Globalization and Outsourcing in India
Outsourcing refers to a system of hiring business services from foreign countries to penetrate into the local market. In other words, the domestic country offers various business services to foreign companies. The services which are usually outsourced are legal services, IT, security, teaching, etc. Nowadays, India is emerging as a favorite destination for outsourcing industries. The following advantages qualify India to be an important spot for outsourcing by various MNCs.
Easy availability of cheap labor: Wage rates commanded by the labor in India are much lower as compared to that commanded by the labor having an equal level of qualification in the developed countries. Thus, MNCs find it economically feasible to outsource their business in India.
Reasonable degree of skills: Indians have a fairly reasonable degree of skills and techniques. Hence, they need a low training period and thus, a low cost of training.
International worthiness: India has fair international worthiness and also credibility. This enhances the faith of the foreign investors in India.
Virgin market: India has a virgin market for produced goods and services. This not only helps the MNCs to explore the wide domestic market of India but also conquer the international market as the cost of production in India is relatively cheaper.
Stable political environment: The democratic political environment in India provides a stable and secured environment for the MNCs to expand and grow.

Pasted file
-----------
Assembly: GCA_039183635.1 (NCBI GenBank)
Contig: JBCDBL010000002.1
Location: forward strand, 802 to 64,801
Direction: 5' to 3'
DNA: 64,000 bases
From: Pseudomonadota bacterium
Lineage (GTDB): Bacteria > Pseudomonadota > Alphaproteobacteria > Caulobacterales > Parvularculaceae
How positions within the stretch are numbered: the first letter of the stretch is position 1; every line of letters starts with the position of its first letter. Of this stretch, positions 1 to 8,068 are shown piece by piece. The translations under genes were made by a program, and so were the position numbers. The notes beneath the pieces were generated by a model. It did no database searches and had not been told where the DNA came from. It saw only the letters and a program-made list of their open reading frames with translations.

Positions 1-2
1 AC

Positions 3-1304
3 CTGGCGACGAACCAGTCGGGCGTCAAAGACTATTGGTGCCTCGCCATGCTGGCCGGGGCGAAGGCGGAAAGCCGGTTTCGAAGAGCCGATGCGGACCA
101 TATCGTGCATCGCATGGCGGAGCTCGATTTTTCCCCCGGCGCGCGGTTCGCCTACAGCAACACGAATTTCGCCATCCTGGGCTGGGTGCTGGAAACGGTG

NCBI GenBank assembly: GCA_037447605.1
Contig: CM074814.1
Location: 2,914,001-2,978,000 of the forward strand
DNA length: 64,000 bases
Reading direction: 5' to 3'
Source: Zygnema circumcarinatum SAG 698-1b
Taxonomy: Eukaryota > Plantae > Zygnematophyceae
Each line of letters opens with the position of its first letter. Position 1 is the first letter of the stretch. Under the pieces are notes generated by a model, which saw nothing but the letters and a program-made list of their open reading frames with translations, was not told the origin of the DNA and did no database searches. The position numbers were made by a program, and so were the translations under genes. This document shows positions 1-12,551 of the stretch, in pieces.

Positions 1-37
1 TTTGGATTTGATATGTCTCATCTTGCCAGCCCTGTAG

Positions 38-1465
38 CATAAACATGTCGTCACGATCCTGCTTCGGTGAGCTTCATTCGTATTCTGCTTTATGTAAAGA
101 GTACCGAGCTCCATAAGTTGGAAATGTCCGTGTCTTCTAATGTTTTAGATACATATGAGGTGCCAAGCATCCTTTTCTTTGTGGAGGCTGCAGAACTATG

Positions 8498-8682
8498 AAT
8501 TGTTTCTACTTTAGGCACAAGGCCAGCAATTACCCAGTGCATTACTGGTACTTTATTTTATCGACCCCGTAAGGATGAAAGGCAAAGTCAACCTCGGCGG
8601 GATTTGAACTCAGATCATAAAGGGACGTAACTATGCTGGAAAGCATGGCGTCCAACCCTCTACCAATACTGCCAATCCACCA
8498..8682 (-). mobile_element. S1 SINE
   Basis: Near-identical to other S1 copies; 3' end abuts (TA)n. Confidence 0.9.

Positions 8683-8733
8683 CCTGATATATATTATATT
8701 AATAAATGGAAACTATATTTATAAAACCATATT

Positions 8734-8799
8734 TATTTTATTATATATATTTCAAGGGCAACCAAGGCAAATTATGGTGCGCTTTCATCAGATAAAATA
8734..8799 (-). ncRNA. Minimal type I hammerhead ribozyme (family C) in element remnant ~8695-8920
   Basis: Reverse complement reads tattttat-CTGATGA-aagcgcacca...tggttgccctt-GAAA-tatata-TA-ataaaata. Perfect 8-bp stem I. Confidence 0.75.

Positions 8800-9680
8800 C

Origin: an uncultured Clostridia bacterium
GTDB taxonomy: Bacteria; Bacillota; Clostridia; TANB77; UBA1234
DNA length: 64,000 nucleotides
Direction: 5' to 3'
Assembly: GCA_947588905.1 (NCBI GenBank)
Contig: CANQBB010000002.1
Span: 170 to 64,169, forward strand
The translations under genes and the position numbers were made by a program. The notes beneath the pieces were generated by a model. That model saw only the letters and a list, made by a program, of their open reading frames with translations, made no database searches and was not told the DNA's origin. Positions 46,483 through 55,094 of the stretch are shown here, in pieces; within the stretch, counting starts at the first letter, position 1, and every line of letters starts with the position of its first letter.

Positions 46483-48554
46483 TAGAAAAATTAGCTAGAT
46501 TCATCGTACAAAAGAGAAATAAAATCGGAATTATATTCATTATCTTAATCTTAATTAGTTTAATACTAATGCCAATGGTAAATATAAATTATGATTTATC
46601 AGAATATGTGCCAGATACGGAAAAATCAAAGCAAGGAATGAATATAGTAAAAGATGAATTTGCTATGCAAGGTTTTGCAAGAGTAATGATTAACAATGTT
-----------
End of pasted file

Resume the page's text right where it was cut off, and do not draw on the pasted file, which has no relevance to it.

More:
Favorable government policies: The most important point that makes India the most favorite spot for outsourcing is the favorable government and tax policies. In order to attract increasing FDI, the Indian government offers various concessions to MNCs in the form of tax holidays, low rates of tax, easy tax policies, etc. All these policies enable the MNCs to retain a major portion of their earnings in the form of savings that they can invest to grow and expand their business.
Lack of competitors: The most important advantage for the MNCs in India is that they don’t face stiff competition from the Indian domestic industries. This almost enables them to enjoy a monopoly status in the Indian markets.
Reasonable degree of infrastructural investment: Indian government has invested heavily in the past two decades in the infrastructural sector. Various steps have been taken for connecting remote and rural areas to metropolitan and other major cities. This has not only reduced the cost of production of the MNCs but also helped them operate efficiently and effectively.
Cheap and abundant availability of raw materials: India is well enriched in natural resources. This ensures cheap availability of raw material and an undisturbed and perennial supply of raw materials to the MNC’s.
Benefits of Outsourcing to India